Tech Briefs

Computing Spacecraft Solar-Cell Damage by Charged Particles

General EQFlux is a computer program that converts the measure of the damage done to solar cells in outer space by impingement of electrons and protons having many different kinetic energies into the measure of the damage done by an equivalent fluence of electrons, each having kinetic energy of 1 MeV. Prior to the development of General EQFlux, there was no single computer program offering this capability: For a given type of solar cell, it was necessary to either perform the calculations manually or to use one of three Fortran programs, each of which was applicable to only one type of solar cell. The problem in developing General EQFlux was to rewrite and combine the three programs into a single program that could perform the calculations for three types of solar cells and run in a Windows environment with a Windows graphical user interface. In comparison with the three prior programs, General EQFlux is easier to use.

Posted in: Briefs, Software, Solar energy, Spacecraft


Automated Camera Calibration

Automated Camera Calibration (ACAL) is a computer program that automates the generation of calibration data for camera models used in machine vision systems. Machine vision camera models describe the mapping between points in threedimensional (3D) space in front of the camera and the corresponding points in two-dimensional (2D) space in the camera’s image. Calibrating a camera model requires a set of calibration data containing known 3D-to-2D point correspondences for the given camera system. Generating calibration data typically involves taking images of a calibration target where the 3D locations of the target’s fiducial marks are known, and then measuring the 2D locations of the fiducial marks in the images. ACAL automates the analysis of calibration target images and greatly speeds the overall calibration process. ACAL consists of three modules:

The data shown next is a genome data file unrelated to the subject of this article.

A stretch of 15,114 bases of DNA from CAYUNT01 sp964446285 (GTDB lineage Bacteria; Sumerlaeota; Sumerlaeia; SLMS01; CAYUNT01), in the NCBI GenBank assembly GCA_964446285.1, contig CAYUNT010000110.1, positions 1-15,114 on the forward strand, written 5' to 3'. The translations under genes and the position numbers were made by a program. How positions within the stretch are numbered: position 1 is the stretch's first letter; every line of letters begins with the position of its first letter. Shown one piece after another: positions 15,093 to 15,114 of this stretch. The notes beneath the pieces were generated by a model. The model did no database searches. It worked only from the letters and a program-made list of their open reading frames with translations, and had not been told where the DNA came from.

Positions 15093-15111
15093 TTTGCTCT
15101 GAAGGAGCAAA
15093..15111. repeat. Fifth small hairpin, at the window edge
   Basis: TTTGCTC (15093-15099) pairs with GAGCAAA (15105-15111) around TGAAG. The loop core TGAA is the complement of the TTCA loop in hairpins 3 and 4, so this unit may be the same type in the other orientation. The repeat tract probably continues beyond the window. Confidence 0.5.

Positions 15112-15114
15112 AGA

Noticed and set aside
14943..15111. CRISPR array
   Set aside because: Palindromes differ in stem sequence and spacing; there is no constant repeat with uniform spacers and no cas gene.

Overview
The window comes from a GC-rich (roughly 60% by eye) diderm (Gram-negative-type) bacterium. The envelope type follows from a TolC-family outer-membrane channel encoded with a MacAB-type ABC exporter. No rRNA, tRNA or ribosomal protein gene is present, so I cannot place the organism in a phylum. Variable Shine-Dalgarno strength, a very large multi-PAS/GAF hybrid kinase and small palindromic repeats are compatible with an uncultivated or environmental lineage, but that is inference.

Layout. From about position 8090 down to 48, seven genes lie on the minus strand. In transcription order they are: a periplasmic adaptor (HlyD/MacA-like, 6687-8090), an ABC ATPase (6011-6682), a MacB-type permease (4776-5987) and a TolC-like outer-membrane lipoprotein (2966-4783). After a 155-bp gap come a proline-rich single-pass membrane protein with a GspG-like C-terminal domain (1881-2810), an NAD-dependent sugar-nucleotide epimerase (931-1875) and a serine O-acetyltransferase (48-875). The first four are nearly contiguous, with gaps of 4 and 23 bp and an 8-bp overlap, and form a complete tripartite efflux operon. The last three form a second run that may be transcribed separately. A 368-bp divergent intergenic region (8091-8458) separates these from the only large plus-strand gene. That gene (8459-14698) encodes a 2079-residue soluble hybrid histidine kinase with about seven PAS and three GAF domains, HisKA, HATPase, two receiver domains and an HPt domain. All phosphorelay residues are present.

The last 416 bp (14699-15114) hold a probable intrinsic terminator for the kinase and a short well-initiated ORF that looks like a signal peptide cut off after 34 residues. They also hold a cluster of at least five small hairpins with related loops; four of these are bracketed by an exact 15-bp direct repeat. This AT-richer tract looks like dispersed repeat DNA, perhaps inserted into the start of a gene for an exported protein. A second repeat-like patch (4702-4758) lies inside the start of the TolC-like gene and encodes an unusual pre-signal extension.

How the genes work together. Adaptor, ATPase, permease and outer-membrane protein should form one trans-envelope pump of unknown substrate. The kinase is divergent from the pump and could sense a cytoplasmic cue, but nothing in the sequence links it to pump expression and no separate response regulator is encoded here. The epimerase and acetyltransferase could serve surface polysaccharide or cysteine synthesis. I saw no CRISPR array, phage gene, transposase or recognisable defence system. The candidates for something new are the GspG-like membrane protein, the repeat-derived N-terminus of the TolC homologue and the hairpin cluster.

Posted in: Briefs, TSP, Software, Calibration, Artificial intelligence, Computer software and hardware, Optics, Product development


Program Predicts Performance of Optical Parametric Oscillators

A computer program predicts the performances of solid-state lasers that operate at wavelengths from ultraviolet through mid-infrared and that comprise various combinations of stable and unstable resonators, optical parametric oscillators (OPOs), and sum-frequency generators (SFGs), including second-harmonic generators (SHGs). The input to the program describes the signal, idler, and pump beams; the SFG and OPO crystals; and the laser geometry. The program calculates the electric fields of the idler, pump, and output beams at three locations (inside the laser resonator, just outside the input mirror, and just outside the output mirror) as functions of time for the duration of the pump beam. For each beam, the electric field is used to calculate the fluence at the output mirror, plus summary parameters that include the centroid location, the radius of curvature of the wavefront leaving through the output mirror, the location and size of the beam waist, and a quantity known, variously, as a propagation constant or beam-quality factor. The program provides a typical Windows interface for entering data and selecting files. The program can include as many as six plot windows, each containing four graphs.